Just about everyone gets emotionally charged up about ‘style’ in our discussions of worship, especially when discussing the possibility of going to multiple services, each with a different style. After almost ten years of having these discussions, I really can’t get too fired up about questions of style…I freely admit that style is a matter of preference, and so long as a congregation’s worship is biblical in its content, reverent in its approach, and excellent in its praxis, I have no patent objections to any particular style. But I’m not surprised that people get so excited about style…
What surprises and saddens me, present context included, is that no one ever seems to seriously discuss unity and the implications a move to multiple services will have on unity. One of Jesus’ major emphases in the days immediately preceding his crucifixion was unity among believers, especially in the Gospel of John. Unity is a big deal to Christ, but why not for us? Oh sure, we give some lip service to the subject, but beyond saying something clever about showing intentionality in scheduling church-wide events we pay it little attention. All this talk of ‘intentionality’ quickly fades after the split is made, and folks typically resort to disparaging remarks questioning the absence of the ‘contemporary service folks.’ A better use of our discussion time would be how we can get sincere commitment from the younger folks that leads them to serve Christ and others instead of merely seeking a ‘worship fix’ in a hip Sunday morning service and not returning or participating in anything for another seven days.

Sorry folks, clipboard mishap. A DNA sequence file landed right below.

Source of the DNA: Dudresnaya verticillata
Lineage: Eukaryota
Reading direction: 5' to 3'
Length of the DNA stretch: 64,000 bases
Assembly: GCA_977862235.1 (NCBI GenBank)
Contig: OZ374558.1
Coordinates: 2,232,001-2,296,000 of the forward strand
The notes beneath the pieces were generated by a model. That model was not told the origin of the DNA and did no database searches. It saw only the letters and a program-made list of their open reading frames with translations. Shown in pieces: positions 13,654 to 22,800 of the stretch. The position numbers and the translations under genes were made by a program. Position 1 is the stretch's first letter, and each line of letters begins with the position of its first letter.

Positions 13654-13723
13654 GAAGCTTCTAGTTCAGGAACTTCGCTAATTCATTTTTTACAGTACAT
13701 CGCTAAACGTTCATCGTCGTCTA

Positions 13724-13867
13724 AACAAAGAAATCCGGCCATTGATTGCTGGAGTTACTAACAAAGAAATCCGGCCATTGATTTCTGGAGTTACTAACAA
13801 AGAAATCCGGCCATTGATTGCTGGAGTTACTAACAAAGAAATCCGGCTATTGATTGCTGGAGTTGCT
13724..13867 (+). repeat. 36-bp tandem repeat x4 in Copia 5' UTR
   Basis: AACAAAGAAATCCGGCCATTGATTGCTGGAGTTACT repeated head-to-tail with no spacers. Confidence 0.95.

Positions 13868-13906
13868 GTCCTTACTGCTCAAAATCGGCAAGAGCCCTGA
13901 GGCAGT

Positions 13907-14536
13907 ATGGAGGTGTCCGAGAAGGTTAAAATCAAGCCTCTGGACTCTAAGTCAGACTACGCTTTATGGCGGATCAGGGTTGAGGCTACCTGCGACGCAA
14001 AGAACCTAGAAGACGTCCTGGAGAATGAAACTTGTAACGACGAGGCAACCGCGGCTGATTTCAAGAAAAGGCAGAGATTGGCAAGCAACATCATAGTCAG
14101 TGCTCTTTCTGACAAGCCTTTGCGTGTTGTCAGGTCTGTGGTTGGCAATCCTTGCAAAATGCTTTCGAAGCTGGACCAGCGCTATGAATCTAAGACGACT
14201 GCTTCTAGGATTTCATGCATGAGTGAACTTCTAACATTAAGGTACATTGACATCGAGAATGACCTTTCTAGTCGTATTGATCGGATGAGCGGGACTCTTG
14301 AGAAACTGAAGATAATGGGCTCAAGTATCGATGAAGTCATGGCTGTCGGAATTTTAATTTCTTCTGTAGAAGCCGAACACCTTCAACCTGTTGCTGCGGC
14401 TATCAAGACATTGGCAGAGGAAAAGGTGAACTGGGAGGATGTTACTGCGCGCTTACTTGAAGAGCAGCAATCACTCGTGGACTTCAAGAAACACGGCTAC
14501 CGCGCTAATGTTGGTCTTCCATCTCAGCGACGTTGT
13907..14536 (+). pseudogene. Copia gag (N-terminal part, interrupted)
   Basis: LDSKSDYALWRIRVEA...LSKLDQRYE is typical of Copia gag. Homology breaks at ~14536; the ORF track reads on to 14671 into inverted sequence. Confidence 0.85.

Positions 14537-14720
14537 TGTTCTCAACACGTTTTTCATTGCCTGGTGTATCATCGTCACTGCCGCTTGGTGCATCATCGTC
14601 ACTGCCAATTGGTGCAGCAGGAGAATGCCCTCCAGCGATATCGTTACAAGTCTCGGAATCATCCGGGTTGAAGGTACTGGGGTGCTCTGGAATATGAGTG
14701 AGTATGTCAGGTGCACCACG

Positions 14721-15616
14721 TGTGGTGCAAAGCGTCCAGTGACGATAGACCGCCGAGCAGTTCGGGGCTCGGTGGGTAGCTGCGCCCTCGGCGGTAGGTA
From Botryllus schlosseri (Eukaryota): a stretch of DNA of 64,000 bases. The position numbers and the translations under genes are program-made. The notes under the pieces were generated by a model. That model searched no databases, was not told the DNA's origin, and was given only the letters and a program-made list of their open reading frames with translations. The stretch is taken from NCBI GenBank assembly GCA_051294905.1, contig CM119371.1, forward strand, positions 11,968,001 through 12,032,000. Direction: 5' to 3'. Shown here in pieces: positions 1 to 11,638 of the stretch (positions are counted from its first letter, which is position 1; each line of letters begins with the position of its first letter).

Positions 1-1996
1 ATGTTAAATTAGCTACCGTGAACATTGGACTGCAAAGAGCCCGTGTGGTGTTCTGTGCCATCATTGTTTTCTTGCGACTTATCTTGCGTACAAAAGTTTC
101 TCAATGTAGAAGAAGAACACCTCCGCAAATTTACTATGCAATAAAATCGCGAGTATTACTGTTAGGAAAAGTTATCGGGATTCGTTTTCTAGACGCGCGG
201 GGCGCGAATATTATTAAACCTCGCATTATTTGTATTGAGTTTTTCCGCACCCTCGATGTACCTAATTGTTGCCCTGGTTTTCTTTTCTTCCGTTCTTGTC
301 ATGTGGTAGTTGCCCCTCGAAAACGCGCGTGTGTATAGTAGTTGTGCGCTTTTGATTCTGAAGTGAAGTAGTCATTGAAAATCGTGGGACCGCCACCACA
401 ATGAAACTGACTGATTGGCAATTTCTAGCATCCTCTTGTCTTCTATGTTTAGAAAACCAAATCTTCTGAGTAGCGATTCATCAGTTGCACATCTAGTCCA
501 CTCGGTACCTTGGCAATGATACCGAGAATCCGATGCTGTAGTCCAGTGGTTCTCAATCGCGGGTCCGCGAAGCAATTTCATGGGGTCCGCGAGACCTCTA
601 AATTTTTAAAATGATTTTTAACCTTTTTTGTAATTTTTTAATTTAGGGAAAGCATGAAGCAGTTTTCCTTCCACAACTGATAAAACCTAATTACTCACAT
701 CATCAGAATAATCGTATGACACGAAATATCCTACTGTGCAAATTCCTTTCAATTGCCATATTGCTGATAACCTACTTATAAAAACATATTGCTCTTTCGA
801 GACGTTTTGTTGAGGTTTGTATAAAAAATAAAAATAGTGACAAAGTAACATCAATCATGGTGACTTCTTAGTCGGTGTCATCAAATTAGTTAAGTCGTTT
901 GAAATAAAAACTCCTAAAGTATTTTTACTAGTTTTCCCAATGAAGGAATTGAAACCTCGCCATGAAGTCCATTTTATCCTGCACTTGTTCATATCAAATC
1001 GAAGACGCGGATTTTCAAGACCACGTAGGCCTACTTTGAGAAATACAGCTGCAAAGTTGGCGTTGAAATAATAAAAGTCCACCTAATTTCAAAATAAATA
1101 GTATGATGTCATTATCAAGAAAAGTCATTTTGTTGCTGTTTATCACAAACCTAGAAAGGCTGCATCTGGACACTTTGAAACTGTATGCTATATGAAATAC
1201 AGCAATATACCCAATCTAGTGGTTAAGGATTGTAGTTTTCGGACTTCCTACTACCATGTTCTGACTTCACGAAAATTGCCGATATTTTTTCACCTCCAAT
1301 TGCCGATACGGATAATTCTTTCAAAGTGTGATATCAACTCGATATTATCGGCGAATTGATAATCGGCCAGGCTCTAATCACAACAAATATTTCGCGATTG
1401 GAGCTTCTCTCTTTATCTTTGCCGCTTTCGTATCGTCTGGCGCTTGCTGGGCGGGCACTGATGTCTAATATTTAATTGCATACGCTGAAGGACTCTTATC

We talk about the congregation as ‘family,’ but what family deliberately schedules its major activities so that its members are always scattered to the four winds? It sounds silly, doesn’t it, but splitting services is essentially the same thing as intentionally splitting up a family and determining to pretend that they won’t end up dysfunctional. We’ll put on our Evangelical veneer, pretend that “Every Day With Jesus is Sweeter than the Day Before,” and politely ignore the two separate congregations that merely cohabitate under the same roof but share little else in common.
Our Savior prayed, “Holy Father, keep them in your name, which you have given me, that they may be one, even as we are one” (Jn 17.11 ESV). We would do well to seriously petition our Holy Father to create unity within our congregations before haphazardly splitting our family into pieces for the sake of church growth.
Kyrie eleison; Christe eleison; Kyrie eleison.
Κύριε ἐλέησον, Χριστὲ ἐλέησον, Κύριε ἐλέησον.
Lord have mercy; Christ have mercy; Lord have mercy.